It seems that there's a lot more to the MacRumors story we reported over the weekend, and what's now becoming known is a bit worrying for anyone running vBulletin's forum software and users who contribute to communities that run on it.
Previously, we discussed that tech site MacRumors experienced a database breach which saw 860,000 user accounts taken from its servers, and in the same post, I talked about an email I received straight from vBulletin on the same day, reporting a similar security issue. At the time, it was difficult to surmise what was going on, because no information was posted on the official vBulletin site at all, and nothing could be found on the site's forums.
Today, important information regarding that security issue has begun coming out, and it appears that like MacRumors, the official vBulletin.com forums has had its entire database taken, with the same exploit and team behind both.
According to 'Inj3ct0r Team', the group claiming responsibility for the attacks, the vulnerability it discovered affects both vBulletin 4 and 5. On the group's Facebook, it was said, "We've got upload shell in vBulletin server, [downloaded] database and got root."
After the MacRumors' incident, it was said that the exploiters merely logged into an administrator account and escalated privileges, but based on what Inj3ct0r Team is stating, that doesn't seem to be the case at all. A vBulletin-specific bug is the definite root of the issue, however, and the result is being able to upload a shell script to gain remote access to the Web server. An example of a successful breach using this exploit can be seen below:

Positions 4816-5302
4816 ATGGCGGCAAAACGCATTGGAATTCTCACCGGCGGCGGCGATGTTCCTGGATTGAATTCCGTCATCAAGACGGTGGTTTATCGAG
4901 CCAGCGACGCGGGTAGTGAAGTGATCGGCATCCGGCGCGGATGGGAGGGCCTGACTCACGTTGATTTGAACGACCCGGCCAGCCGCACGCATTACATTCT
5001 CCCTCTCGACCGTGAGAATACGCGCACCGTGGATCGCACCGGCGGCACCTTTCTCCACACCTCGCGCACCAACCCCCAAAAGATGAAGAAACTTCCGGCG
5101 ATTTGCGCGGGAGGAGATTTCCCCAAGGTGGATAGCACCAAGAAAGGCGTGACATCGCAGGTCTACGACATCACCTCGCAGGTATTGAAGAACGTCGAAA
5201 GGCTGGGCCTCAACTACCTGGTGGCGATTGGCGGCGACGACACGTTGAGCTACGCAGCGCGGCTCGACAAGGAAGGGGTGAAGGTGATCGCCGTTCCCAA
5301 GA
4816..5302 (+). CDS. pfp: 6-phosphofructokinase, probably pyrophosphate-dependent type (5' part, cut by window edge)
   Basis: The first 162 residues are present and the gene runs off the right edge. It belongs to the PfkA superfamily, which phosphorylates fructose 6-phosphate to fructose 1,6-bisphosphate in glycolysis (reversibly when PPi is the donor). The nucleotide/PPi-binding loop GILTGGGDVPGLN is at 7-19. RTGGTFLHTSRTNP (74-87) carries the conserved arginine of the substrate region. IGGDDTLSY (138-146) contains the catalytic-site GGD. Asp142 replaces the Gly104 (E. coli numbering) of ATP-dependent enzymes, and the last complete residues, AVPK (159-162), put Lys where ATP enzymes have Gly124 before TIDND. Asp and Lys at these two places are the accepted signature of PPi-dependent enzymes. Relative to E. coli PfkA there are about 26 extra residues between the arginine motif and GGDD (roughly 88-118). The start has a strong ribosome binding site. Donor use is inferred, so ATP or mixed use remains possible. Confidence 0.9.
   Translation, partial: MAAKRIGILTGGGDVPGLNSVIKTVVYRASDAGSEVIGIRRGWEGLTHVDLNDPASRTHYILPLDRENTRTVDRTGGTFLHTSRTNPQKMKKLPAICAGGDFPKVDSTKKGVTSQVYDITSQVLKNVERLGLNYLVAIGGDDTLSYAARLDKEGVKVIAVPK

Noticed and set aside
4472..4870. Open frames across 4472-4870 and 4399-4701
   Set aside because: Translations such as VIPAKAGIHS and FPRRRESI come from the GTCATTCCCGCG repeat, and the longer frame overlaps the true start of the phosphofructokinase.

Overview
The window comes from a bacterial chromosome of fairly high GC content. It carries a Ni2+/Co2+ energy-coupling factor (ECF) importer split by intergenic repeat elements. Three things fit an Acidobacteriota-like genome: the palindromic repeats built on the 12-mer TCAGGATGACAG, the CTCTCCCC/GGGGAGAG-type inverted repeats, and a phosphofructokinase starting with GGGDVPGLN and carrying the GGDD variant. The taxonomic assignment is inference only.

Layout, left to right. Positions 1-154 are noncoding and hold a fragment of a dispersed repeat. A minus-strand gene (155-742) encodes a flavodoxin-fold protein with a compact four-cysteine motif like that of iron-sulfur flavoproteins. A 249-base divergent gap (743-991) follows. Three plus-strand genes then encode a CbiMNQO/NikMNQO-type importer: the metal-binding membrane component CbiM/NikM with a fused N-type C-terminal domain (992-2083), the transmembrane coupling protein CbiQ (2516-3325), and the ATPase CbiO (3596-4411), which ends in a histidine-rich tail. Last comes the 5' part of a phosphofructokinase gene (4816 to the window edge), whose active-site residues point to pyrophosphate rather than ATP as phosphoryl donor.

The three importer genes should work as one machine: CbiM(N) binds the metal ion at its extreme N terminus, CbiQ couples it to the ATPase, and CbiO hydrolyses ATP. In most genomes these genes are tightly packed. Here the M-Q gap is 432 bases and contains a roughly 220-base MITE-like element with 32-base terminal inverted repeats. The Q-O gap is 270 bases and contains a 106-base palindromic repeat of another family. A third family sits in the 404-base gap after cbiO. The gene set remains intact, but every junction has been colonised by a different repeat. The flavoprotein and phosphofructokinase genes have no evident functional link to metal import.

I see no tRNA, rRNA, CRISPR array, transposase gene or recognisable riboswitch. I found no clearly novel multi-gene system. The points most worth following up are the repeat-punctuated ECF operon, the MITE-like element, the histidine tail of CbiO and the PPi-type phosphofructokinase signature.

As we reported on Saturday, the team behind the attack has seemingly no interest in selling off the accounts it's acquired, or exploit them itself. However, it does appear that some money-making interests are at play, as via the official Inj3ct0r website, an exploit entitled, "vBulletin v4.x.x and 5.?.x Shell Upload / Remote Code Execute (0day)" is being sold for about $7,000.
Up to this point, vBulletin has not released a patch to fix this issue, and it's unclear at this point whether or not the company itself understands the exploit (it'd seem likely that it'd be one of the purchasers of this exploit, unless the company somehow quickly figured out the vulnerability on its own).
What's upsetting about all of this is that this isn't the first time a severe vBulletin vulnerability has become known, and as it appears the hashing algorithm used for the passwords is the rather ancient and vulnerable MD5, one must question the company's weight on security measures.